The scene is set… Screen-time has snuck up from a little bit, to a much-too-much sort of situation. Maybe it’s been over holidays or because of a particularly busy period in family life. The decision is made to pare back on screen-time and while the body is willing, the parental spirit is weary. Yes, you look ahead into that well-trodden tunnel of parenting doom; the arguments, the ‘it’s not fair’s’, the, ‘but everyone else is allowed,’ and know that this is probably going to join the long, long list of parenting battles.
This one is worth the time and effort though, so let’s get going with some ways to tame-the-screen-keen-tween. (Dr Seuss – eat your heart out!)
Ripping the bandaid off
Shudder. Cold turkey is probably the toughest way to introduce a new practice. Painful but often the shortest path to change. Is it time to sit down in a calm time with your tween and say that there’s been too much screen-time and that times are changing?
If you have the tween able to cope with this sort of conversation in a constructive way, it’s a good idea to get it started. Top of mind should be your tween’s developing need to feel independent and able to contribute to decision-making. This is a good step towards being a competent adult, even though it takes a bit more time to wallow through the quasi-negotiation stage.
Opening this conversation with the feeling that you’re moving towards collective decision-making and everyone’s thoughts being valued helps. Here’s a conversation checklist to steer the discussion:
The slowly-slowly approach
Not every child is wired for rapid-fire change. Not every parent is wired that way too – able to make the decision and hold the line until the angst of now fades into acceptance. So, there is another way to modify screen-time. Gently, gently, slowly, slowly. Giving yourself and your tween a 4 week window to cut back can work. Start at the end – what’s acceptable to both of you as weekday and weekend screen time? Now, what are the incremental steps to get there that you can both agree on so that by the time you round out week 4, time is reduced, and everyone is happy?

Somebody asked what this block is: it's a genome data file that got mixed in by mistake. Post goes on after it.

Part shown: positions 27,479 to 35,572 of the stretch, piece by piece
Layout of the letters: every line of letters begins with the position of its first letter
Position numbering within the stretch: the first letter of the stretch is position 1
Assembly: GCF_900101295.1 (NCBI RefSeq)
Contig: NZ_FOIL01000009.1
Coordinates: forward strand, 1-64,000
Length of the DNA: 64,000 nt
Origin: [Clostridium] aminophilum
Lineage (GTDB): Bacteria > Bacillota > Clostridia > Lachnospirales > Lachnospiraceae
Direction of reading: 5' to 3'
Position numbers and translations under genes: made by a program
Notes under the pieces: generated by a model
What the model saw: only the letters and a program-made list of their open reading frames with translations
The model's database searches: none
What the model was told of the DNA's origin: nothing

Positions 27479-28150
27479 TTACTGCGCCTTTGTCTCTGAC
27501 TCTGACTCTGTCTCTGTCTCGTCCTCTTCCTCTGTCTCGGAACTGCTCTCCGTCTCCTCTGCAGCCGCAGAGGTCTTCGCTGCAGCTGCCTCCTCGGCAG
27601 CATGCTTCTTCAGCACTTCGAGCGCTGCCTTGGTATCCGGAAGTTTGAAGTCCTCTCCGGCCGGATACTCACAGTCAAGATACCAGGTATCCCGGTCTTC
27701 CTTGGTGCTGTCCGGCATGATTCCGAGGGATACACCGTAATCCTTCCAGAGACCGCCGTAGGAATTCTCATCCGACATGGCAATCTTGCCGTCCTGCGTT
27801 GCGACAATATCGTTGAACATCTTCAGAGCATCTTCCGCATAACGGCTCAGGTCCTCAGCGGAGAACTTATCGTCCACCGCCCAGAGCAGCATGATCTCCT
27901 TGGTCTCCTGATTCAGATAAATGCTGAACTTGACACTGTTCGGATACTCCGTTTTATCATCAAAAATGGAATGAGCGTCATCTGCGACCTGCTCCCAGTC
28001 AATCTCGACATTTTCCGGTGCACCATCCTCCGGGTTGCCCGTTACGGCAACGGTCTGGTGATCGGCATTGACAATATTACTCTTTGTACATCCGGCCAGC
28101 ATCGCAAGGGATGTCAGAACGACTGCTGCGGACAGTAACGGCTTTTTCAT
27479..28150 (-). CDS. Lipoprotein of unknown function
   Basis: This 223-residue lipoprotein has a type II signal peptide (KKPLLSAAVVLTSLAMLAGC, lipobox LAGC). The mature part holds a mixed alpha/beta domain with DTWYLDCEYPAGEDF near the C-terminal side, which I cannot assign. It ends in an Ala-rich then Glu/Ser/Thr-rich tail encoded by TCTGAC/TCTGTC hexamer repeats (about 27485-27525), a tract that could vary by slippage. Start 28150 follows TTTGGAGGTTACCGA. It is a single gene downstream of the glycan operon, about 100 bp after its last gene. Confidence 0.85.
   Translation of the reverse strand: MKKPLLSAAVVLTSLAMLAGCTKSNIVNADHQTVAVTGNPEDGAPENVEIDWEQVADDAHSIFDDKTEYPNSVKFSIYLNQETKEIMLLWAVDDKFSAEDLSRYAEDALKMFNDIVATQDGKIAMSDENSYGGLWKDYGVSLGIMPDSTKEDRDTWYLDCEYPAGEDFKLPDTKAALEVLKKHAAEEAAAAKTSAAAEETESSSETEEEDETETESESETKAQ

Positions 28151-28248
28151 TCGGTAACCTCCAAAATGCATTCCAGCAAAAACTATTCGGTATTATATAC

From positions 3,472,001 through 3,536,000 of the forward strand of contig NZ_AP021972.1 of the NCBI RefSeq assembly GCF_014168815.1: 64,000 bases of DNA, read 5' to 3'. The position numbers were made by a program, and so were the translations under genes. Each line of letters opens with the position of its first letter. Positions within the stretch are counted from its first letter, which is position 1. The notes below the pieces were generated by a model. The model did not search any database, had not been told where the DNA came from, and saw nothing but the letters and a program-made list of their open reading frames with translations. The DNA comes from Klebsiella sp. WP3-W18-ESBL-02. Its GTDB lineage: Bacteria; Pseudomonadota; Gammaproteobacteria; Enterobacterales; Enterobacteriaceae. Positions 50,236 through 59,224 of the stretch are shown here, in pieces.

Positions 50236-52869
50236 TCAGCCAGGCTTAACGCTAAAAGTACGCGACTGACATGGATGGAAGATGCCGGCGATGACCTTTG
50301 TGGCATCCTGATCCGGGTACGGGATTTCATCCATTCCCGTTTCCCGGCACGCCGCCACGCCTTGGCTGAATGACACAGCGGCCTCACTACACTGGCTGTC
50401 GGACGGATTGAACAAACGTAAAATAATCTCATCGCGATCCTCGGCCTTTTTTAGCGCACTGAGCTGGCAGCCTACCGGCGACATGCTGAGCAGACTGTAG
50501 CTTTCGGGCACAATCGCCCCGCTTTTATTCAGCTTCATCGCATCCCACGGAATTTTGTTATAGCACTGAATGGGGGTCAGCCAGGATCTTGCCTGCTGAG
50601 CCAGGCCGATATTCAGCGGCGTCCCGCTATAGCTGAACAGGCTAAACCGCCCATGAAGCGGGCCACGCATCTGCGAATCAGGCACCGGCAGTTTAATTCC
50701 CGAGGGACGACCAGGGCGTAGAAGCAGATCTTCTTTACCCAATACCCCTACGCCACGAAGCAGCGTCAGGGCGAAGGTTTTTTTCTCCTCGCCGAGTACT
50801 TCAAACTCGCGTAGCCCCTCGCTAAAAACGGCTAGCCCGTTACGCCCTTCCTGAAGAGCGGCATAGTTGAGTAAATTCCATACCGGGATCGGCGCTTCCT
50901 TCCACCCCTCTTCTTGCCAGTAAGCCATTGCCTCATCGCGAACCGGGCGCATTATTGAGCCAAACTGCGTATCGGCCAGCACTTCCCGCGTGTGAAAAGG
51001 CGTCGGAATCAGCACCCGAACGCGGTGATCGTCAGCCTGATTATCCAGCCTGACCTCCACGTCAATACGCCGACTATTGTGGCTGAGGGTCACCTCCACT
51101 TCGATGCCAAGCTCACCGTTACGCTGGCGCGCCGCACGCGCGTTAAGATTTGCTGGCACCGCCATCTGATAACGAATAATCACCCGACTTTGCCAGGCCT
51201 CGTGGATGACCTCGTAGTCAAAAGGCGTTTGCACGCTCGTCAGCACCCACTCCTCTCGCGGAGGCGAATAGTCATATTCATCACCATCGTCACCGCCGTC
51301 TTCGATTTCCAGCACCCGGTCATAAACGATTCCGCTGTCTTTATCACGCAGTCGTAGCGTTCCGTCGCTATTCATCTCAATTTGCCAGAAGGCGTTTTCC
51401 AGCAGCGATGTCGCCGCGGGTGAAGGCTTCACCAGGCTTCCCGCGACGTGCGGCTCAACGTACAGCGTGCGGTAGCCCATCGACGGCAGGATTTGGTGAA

This is a good ultimatum situation (yes, I really am going there!) You make and write down your agreement with the proviso that should any of that time end up in an argument, the default position is that the end of week 4 screen-time limits kick in immediately. You’re saying to your tween, “We can work this out together and both compromise to get what we want, and we’re both responsible for the decisions that we make along the way – and their agreed consequences.”
This approach takes a bit more work as you have to map out each week and then remember where you’re at. It is less confrontational though and can feel more respectful of the needs of the child who struggles to cope with change.
Make a stand and stick to it
Helping your tween to manage their screen-time and to take some responsibility for that is an essential part of growing up in the digital-age. Being a slave to the bings and bongs of the little device at the end of your finger-tips is no good for anyone’s health or wellbeing.
Yes, it’s going to mean some moments where your tween isn’t happy with you – that’s all part of the great parenting adventure. The tween years are so very formative and habit-setting that drawing a line and then holding it when it comes to screen-time flows over into all the other areas of tween-wrangling too. Good luck! Stay strong!
DiGii Social is a carefully designed digital-life training platform just for tweens. It provides the opportunity to practise skills towards mastery before spending too much time on other social media platforms. DiGii Social is easy to use and available as a school subscription with a parent education channel included.
Office of the eSafety Commissioner https://www.esafety.gov.au/